Building the klan

Initiating the Worthy

NATURALIZATION CEREMONY - SEPTEMBER 1, 1924

1924 was a year of growth for the Klan in Glendale. A successful two-day ceremony held in July of that year, was followed by a second initiation ceremony on September 1st . Klan members and spectators marched through downtown Glendale, traveling up Central and Brand Avenues, into the foothills of the Verdugo Mountains. The KKK’s downtown march included carrying the American flag and singing “Onward, Christian Soldiers” before driving to an airfield owned by Leslie Coombs Brand, often called the “father of Glendale” because he was so instrumental in the development and promotion of the area. The Klan accepted hundreds of new members and attracted crowds of thousands. Once at the Brand estate, the Klavern presented Brand with a “resolution of thanks.” It is unclear what association Brand had to the KKK, beyond the use of land, but the location of the rally, on the property of a wealthy local businessman, indicates the degree of influence the Klan had in the region during this time. 

 L. C. Brand Airfield
Miradero View toward airfield
Naturalization ceremony.png
Miradero_ca1906.jpg

Copyright notice: Any materials under copyright in this exhibit are covered by the Fair Use provision of the Copyright Act.  Permission and preferred attribution were requested of all copyright holders.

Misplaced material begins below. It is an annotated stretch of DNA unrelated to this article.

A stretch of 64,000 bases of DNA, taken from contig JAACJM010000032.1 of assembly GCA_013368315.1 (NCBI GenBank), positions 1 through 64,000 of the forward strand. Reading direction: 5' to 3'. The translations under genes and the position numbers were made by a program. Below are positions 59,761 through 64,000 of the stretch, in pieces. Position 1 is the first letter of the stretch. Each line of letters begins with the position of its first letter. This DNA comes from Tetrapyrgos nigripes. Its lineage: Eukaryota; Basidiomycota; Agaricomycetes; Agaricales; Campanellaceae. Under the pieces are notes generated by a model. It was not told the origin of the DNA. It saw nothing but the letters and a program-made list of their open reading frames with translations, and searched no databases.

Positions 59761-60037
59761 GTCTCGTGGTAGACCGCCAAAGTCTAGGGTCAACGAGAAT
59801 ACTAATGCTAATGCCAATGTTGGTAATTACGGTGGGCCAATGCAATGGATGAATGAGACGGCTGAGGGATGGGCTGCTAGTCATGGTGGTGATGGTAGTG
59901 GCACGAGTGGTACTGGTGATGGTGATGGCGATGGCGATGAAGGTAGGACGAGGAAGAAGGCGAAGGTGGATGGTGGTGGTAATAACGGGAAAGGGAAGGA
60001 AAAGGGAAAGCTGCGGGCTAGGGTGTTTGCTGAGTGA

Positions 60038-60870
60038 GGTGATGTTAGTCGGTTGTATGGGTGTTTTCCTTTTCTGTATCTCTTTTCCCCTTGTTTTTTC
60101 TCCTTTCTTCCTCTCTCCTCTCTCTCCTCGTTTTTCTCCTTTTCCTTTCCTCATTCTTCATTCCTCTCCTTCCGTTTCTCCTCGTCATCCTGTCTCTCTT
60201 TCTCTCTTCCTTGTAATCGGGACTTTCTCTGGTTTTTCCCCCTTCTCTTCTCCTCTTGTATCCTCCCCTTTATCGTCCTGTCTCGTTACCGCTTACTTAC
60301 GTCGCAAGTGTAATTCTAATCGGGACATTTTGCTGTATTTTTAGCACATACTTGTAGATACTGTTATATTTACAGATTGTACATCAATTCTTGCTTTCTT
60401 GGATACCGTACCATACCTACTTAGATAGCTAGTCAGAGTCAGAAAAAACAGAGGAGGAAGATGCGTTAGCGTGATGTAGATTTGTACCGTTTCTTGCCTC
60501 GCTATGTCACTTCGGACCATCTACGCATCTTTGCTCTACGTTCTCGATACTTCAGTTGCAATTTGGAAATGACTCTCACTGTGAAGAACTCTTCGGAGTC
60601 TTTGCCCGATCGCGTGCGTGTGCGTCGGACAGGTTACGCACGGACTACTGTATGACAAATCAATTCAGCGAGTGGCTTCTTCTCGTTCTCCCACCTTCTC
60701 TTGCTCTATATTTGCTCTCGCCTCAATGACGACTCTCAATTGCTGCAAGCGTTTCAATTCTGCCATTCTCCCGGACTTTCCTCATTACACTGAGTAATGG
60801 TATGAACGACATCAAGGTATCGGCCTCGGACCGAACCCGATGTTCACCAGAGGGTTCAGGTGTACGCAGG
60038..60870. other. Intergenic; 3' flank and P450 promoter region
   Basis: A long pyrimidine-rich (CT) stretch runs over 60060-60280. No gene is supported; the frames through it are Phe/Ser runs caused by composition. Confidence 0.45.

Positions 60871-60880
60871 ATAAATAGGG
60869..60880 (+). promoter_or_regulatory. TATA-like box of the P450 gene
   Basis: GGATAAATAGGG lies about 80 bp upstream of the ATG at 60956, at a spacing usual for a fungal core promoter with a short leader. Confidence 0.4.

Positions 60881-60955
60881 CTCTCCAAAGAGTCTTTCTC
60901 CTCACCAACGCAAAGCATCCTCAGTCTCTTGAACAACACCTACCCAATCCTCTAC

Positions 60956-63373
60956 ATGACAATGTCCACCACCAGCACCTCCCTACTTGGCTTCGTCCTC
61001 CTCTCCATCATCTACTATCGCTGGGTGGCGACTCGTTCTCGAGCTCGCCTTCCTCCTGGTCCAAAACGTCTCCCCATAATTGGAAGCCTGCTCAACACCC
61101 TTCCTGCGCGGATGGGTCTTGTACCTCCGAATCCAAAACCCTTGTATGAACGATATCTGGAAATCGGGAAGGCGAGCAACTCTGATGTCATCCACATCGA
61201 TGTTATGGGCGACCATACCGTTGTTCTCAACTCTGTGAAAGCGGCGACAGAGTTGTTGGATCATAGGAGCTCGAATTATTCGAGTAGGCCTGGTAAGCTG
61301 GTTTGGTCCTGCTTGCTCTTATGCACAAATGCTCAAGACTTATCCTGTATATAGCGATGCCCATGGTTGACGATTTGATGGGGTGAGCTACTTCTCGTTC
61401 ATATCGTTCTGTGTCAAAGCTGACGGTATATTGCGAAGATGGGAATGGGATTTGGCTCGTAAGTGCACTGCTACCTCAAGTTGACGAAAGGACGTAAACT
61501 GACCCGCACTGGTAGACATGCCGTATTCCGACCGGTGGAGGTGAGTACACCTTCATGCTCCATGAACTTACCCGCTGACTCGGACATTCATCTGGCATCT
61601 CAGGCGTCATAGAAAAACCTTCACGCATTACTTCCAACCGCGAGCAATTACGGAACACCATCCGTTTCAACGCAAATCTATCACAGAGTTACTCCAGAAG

All photographs courtesy of the Collection of Historic Photographs and Documents Related to Leslie C. Brand. Glendale Library, Arts & Culture, Glendale, California. 

 

"Klansmen Admit 350 New Aliens: Naturalization Ceremony is Held at Brand Airport by Local Klavern." Glendale Evening News, 2 Sept. 1924. Internet Archive Reprinted by permission of the Los Angeles Times. 

 

Naturalization Ceremony Booklet. Ku Klux Klan, Realm of California Collection. Special Collections and Archives, University Library, California State University, Northridge

 

McVeigh, Rory. "Structural Incentives for Conservative Mobilization: Power Devaluation and the Rise of the Ku Klux Klan, 1915-1925." Social Forces, vol. 77, no. 4, 1999, pp. 1461-1496. ProQuest.